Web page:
Why is this? Because our brains are not designed to be on-task at all times. In fact, researchers have found that there are 2 major types of attention: task-positive and task-negative. And they act like a see-saw: when one is active, the other is not. Task-positive attention is at work when we’re focused on a task. The task-negative one is our “daydreaming” mode. And it’s the task-negative mode that is responsible for our greatest insights and creativity. It’s why we have our best ideas in the shower, or walking the dog. And it’s only able to function when we take a break from getting things done. As one researcher explained: the focus of the task-positive side of our attentional system allowed us to harness fire, build the pyramids, develop penicillin, and engage in a number of other crowning achievements that take sustained work and attention. But the insight for those achievements probably came to us when we were in our daydreaming state. And our hours on Facebook don’t count.

We all know this, on some level. And in fact, the idea of regular periods of rest is one of Judaism’s great gifts to the world, in the form of Shabbat. Without Shabbat, there would be no modern weekends, after all. And the brilliance of Shabbat is that our tradition does not tell us to stop when our work is done. We stop because it is Shabbat. Because if we waited until our work was done, we would never stop.[2] We stop because we trust that the world will go on even without our effort. And when it does, it is such a relief.


So what are we to do with this Sabbatical Year? We cannot all just stop working. Even if we were all farmers, observing that kind of Sabbatical requires societal commitment and planning that we do not have at our disposal. But what if we took a year off from self-improvement? What if, just as the Israelites were told not to plant anything new, or prune their vines to make them more productive, we took a year off from taking on extra projects, from resolving to change ourselves. What if this were a year of saying no? Let someone else be class parent. Refrain from joining Weight Watchers. Don’t go to unnecessary conferences. Don’t make brownies for the bake sale, or try to learn French.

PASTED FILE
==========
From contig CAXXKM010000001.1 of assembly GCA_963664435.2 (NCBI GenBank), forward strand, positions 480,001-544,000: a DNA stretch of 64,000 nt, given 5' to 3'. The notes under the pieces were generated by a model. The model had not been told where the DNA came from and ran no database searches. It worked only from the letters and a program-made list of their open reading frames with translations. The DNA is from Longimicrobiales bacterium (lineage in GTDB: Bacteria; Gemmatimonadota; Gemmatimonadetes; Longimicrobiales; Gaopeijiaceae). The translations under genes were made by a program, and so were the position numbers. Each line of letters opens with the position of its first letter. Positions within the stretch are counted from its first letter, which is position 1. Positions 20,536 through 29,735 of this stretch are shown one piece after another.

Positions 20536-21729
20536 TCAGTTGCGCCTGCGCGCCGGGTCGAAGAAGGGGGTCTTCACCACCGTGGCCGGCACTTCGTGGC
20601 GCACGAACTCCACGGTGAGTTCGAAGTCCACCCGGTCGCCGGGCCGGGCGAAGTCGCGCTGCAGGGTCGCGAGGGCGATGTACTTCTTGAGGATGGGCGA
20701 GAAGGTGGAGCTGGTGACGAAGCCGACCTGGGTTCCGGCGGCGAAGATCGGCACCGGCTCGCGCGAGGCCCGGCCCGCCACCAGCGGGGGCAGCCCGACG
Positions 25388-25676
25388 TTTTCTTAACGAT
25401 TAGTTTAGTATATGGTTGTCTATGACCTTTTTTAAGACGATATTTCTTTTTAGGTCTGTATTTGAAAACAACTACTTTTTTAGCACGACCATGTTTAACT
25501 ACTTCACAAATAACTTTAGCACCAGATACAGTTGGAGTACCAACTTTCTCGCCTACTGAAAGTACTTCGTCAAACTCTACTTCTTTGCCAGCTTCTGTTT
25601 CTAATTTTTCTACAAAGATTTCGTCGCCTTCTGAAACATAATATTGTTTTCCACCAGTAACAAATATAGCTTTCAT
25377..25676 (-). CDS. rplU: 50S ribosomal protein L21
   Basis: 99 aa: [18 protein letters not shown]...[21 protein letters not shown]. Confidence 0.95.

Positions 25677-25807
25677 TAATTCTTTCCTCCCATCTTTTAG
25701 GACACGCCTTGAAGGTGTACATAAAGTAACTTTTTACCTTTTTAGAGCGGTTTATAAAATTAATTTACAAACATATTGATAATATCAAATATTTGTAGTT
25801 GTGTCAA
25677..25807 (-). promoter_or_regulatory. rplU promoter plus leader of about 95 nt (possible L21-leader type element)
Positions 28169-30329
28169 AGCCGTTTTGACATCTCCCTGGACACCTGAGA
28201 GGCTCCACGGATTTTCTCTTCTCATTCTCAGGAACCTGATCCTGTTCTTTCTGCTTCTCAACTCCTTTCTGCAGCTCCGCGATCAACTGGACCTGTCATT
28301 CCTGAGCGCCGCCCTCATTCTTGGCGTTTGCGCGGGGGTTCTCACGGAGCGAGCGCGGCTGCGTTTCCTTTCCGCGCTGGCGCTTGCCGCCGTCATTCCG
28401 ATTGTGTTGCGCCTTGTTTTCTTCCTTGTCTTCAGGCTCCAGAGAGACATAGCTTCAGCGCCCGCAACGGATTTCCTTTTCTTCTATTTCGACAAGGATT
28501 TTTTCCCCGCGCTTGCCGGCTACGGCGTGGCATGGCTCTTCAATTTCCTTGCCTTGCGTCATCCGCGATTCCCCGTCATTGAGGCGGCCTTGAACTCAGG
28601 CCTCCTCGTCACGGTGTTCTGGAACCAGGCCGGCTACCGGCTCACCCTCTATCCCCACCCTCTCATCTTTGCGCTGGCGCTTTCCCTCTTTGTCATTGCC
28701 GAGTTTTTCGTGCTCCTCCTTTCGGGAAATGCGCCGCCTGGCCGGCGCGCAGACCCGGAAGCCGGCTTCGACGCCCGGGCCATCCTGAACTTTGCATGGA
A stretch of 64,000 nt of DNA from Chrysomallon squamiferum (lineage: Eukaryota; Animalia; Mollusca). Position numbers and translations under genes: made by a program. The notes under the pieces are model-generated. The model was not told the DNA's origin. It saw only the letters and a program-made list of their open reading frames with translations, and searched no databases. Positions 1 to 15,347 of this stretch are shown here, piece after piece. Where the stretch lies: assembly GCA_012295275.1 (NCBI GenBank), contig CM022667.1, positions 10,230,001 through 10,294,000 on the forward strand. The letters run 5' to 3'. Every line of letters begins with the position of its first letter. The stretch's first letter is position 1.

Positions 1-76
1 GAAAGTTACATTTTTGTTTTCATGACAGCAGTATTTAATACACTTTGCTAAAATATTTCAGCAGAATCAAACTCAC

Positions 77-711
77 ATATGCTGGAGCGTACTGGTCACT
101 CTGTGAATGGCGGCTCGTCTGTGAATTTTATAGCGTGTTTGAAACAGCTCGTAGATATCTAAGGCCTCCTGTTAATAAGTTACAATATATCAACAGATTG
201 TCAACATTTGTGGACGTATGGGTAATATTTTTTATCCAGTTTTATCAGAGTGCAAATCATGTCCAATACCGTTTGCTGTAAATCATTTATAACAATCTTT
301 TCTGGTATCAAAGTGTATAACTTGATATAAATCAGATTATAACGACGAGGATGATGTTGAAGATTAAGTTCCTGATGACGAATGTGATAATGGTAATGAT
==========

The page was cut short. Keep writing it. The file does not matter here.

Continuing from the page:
What if we left some fallow space in our lives? What dormant seeds of ideas might germinate? What fruit would our daydreams produce?

Under the traditional laws of the Sabbatical Year, while we are not permitted to actively cultivate crops, we are allowed to eat anything that grows wild. I imagine that during the Sabbatical Year, the Israelites spent more time venturing out past their fields, on the lookout for what they might find growing of its own accord. What if we did the same? What if this were a year of wandering further afield, and taking notice of what we find? I mean this both literally – taking the time to see what is around us – and figuratively. What if instead of Facebook, we took the time to read things that had nothing to do with our work or hobbies. What new ideas might we find already exist in the world?

At the end of such a year, we might find that the world has survived without our extra busy-ness. We might find that we are satisfied. For that is God’s promise when God decrees the Sabbatical Year. While at first reading, it appears that God promises a three-fold yield to sustain the Israelites during the Sabbatical year, a closer look suggests that is not so. The text states that if we observe the Sabbatical Year, “the land shall yield its fruit and you will eat “LaSava” – to the point of being satisfied.” It is unclear whether the amount of fruit will be equal to that in other years. What is promised is not abundance, but satisfaction. Likewise, when addressing the question of what the Israelites will eat during the eighth year, God promises a crop “sufficient for three years.” Not three times the usual crop. But a crop that will be enough. A crop that will bring satisfaction.

That is the promise of the Sabbatical Year. If we can stop working so hard, we might just find that what we need to sustain us is already here, and that what we have is enough.

[1] [25:1]

[2] [Credit: David Ingber].